Prof. Gunzburg has been actively involved in European ethics and regulatory affairs in the fields of cell and gene therapy as well as xenotransplantation for many years. He was a member of the German Medical Association’s Central Commission for Somatic Gene Therapy. He has also interacted with a number of regulatory agencies including the US FDA, EMA, TGA, HSA and Thai-FDA and was on the review panel for the Paul Ehrlich Institute, Langen, Germany. Prof. Gunzburg continues to be an active researcher and has published more than 130 peer-reviewed publications in international scientific and medical journals such as Nature, The Lancet, Proceedings of the National Academy of Sciences USA and Cancer Research as well as co-authoring the first German language textbook on gene therapy. He is also a member of the editorial board of a number of international cell and gene therapy journals including Trends in Molecular Medicine, and continues to be an active reviewer for many top tier journals as well as grant funding agencies.
Dr. Eva-Maria Brandtner – Director of Diabetes Program Development
Following receipt of her Doctorate in Natural Sciences in the areas of Biochemical Microbiology and Molecular Genetics in 2001, Dr. Brandtner served as a Postdoctoral Scientist and Senior Postdoctoral Fellow at Austrianova Biomanufacturing AG in Austria where she was involved in the development of retroviral vectors for gene therapy. In 2007, Dr. Brandtner became Project Manager for work on the cell-based therapy of liver cancer at the same company. Shortly thereafter, Dr. Brandtner was promoted to Senior Scientist at Austrianova Pte Ltd (Austrianova) where she oversaw the development of numerous projects concerned with live cell Bioencapsulation. This was followed in 2010 by her promotion to Chief Scientist at Austrianova, responsible for all encapsulation projects in medicine and biology. Most importantly, while at Austrianova, Dr. Brandtner was intimately involved in all of the preclinical work done there that involved the use of live cell encapsulation in developing a treatment for insulin-dependent diabetes. Due to family commitments, in 2012 Dr. Brandtner left Singapore to return to Austria where she is currently employed as Head of the Bioencapsulation Unit at the Vorarlberg Institute for Vascular Investigation and Treatment (VIVIT).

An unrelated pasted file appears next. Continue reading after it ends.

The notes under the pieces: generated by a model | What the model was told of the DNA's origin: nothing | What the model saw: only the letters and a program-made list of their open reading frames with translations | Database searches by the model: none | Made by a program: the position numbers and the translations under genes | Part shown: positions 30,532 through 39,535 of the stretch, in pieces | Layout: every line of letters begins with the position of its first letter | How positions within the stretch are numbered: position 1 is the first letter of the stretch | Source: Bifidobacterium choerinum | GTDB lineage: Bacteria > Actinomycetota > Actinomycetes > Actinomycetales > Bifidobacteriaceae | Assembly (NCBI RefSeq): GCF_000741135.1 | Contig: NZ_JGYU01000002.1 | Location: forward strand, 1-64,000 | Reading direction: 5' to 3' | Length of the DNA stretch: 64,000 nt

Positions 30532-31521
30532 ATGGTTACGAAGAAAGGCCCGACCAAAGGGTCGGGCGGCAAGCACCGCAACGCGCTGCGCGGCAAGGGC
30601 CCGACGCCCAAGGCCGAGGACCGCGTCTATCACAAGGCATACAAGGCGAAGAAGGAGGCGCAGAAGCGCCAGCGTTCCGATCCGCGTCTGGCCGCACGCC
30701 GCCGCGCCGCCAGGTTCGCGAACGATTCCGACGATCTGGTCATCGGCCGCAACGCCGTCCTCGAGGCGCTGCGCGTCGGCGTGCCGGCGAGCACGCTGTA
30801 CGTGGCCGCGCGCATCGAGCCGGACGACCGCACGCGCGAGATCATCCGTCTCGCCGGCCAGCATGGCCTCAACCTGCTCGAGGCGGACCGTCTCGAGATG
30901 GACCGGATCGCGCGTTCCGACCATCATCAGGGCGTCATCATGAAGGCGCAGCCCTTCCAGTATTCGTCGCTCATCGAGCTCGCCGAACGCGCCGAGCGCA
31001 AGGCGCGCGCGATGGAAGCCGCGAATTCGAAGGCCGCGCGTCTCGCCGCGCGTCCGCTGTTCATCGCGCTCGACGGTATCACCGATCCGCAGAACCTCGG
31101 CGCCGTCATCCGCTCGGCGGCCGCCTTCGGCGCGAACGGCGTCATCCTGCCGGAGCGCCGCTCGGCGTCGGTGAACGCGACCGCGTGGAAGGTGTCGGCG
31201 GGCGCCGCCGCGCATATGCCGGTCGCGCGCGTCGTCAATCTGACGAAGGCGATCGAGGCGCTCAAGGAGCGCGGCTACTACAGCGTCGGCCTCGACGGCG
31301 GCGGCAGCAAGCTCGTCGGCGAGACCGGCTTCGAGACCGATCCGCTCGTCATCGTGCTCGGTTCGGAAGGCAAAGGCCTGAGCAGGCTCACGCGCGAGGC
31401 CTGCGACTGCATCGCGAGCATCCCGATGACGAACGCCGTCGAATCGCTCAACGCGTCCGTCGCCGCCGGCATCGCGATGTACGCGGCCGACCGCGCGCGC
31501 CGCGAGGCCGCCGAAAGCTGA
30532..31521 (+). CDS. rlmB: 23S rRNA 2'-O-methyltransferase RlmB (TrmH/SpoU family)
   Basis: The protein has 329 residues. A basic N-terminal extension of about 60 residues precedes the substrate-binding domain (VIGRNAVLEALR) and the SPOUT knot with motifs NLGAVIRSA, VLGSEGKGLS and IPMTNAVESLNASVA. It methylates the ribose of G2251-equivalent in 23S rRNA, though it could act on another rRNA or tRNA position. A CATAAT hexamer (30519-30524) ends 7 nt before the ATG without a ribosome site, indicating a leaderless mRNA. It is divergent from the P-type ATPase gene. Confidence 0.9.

Dr. Brandtner is co-inventor on two granted patents and is named on several additional patents that are in preparation. She has co-authored numerous research reports that have been published in reputable scientific journals and has presented research results at national and international scientific conferences and meetings. Dr. Brandtner is a member of the European Society for Gene Therapy and the Austrian Society for Gene Therapy.
Dr. Matthias Löhr – Scientific Advisory Board Chairman